2. Define your RTO & RPO: Have you defined your Recovery Time Objectives (RTO) and Recovery Point Objectives (RPO) yet? These are metrics to determine your tolerance threshold for downtime and data loss respectively. Simply put, RTO is how much time an application can be down without causing significant damage to the business and RPO is the amount of data that can be lost before significant harm to the business occurs.

3. Three-tier your recovery strategy: A three-tiered recovery strategy is recommended to ensure priorities are mapped out clearly and everyone is on the same page. It’s good practice to distribute recovery objectives across three categories as mission critical, essential, and non-essential.

o Mission-critical: Applications are indispensable to the successful operation of a business. They need zero downtime so replication and high availability solutions should be prioritized for them. Examples include systems that enable manufacturing or logistics, web mail servers, database servers, or point-of-sale

o Essential: Essential applications are less critical than mission-critical applications and will have less negative impact on business operations if downtime extends beyond a specified limit, e.g., authentication and file & folder servers.

o Non-essential: These applications are assigned lowest priority because business can run without them for a few days, such as internal SharePoint sites and HR applications.

4. Form a DR Team: During crisis time, a trained DR team is invaluable. When every team member is assigned specific tasks, it streamlines the recovery effort and makes it more effective.The DR team can also play multiple roles. It can be the point-of-contact for crisis communications to the stakeholders. It can also train the staff and make them aware of emergency response policies and procedures.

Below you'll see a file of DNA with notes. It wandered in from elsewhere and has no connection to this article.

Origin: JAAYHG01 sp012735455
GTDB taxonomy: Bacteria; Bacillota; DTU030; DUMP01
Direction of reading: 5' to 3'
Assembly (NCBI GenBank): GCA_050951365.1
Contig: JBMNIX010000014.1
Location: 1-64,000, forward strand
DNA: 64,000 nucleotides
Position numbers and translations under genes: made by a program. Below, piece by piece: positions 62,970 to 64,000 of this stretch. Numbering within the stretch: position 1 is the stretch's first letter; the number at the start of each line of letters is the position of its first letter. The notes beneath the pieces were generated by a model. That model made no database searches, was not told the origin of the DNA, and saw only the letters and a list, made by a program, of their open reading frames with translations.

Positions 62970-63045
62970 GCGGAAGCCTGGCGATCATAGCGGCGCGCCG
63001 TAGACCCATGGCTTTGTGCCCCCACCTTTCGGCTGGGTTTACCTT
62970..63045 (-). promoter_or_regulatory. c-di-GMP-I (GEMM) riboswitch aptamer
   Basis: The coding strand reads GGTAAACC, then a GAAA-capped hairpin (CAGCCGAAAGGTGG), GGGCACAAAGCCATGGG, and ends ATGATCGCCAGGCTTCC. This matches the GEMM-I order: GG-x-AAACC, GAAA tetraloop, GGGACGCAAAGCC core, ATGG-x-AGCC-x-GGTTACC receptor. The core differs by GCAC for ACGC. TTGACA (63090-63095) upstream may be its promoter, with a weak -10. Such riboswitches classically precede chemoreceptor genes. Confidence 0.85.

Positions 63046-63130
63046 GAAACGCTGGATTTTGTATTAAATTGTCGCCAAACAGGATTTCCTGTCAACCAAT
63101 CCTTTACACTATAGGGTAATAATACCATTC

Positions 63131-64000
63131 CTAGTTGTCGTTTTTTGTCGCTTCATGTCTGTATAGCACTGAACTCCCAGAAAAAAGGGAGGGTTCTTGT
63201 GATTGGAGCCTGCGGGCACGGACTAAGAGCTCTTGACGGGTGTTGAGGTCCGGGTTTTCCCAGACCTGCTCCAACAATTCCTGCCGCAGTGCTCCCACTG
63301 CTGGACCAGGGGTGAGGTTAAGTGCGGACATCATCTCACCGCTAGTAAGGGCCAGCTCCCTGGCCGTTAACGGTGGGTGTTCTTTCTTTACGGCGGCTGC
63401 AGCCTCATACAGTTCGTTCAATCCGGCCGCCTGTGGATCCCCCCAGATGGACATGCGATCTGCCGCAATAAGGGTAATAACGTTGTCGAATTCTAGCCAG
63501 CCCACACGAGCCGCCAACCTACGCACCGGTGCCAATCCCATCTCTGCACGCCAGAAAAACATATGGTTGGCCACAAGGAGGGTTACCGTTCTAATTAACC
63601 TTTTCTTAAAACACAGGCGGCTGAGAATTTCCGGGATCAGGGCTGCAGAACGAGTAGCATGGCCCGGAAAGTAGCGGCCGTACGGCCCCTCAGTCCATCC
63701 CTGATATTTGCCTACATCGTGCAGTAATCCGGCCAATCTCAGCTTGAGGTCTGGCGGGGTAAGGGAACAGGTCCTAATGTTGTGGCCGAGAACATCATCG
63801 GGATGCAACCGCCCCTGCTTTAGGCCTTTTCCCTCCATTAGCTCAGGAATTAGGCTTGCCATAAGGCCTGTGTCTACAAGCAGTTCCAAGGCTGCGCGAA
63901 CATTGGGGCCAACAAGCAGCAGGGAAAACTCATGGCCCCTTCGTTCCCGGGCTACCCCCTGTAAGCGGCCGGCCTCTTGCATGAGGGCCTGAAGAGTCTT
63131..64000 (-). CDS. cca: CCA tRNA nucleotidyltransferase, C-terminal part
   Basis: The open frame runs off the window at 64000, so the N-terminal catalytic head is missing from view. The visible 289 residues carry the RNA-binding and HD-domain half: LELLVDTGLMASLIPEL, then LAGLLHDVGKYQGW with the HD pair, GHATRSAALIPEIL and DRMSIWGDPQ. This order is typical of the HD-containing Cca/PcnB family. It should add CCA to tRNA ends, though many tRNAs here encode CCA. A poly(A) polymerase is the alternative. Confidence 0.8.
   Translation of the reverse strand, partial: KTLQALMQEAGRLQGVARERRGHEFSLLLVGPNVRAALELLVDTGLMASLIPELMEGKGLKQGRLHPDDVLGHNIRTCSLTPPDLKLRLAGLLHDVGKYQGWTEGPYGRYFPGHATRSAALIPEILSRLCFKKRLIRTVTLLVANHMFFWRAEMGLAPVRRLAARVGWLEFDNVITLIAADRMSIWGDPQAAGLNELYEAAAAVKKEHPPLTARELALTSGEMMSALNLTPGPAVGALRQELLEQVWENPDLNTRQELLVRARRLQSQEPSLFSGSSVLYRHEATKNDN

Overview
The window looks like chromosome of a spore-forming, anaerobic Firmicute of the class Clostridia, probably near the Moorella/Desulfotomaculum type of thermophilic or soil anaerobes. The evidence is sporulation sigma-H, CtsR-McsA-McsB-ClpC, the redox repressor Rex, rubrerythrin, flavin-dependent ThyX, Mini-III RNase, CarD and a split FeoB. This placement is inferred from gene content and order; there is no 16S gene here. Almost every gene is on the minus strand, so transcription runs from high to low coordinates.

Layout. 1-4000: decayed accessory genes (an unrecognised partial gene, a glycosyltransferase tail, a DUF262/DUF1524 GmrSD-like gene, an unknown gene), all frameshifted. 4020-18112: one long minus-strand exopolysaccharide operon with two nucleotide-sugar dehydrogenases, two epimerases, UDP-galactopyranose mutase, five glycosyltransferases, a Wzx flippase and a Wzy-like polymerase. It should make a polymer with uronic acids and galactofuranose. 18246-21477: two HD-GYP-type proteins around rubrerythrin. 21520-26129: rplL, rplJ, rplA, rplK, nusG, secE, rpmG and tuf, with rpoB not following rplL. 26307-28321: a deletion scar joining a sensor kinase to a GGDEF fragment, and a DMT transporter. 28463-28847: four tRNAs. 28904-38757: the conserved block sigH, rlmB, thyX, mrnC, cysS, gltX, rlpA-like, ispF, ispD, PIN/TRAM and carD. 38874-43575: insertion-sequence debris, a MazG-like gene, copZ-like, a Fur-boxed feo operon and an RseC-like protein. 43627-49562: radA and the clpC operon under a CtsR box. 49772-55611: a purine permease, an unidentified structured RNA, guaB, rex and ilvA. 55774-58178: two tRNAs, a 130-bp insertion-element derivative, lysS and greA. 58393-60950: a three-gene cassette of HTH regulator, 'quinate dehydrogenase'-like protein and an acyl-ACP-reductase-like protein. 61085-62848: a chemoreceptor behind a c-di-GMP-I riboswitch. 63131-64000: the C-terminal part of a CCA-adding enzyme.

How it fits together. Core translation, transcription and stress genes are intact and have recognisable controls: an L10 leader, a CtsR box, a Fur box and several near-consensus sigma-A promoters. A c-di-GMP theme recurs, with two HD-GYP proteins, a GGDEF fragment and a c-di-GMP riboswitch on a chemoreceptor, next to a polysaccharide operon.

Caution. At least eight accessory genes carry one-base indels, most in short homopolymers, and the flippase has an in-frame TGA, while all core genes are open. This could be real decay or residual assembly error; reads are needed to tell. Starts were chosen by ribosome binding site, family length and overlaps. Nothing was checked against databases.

5. Alternative Workspaces: The Covid19 pandemic has been a great eye opener on why organizations need alternative workplaces. Businesses with clearly defined remote-work policies are reaping benefits by functioning as close to business-as-usual as possible. Ensure all employees have or can quickly get access to laptops and an internet connection. And stay accessible by preparing fallback email and phone system solutions that provide essential lines of communication for employees, customers, and vendors.

6. Secure Remote Access: Accessing company data and applications remotely can be a security risk no matter how advanced the encryption or technology used. Organizations experienced this when COVID-19 forced millions of employees to work from home overnight. Don’t wait for a crisis to find out if your infrastructure can’t handle remote access securely. Update your security technology now to ensure your data can be safely accessed from outside the firewall.

7. Secure Backups: Backups must be kept separate and inaccessible from the main company network. Some ransomware can pass through the network and encrypt backup data, rendering it useless. A 3-2-1 backup strategy is highly effective in preventing such as scenario. Create three copies of your data, store them on two different media, and store one of those copies off-site or in the cloud.

8. Test, Test, Test: The best time to test your DR plan is when it is not needed.

o Test your backups to make sure your data is protected and recoverable
o Test your DR processes to make sure they work
o Test your people to make sure they know what to do in a real emergency

To conclude, nailing cloud back-up and disaster recovery implementation need not be your nemesis, if you keep the above best practices in mind. All you need is to plan ahead in good times and well before any unforeseeable crisis overtakes your organization.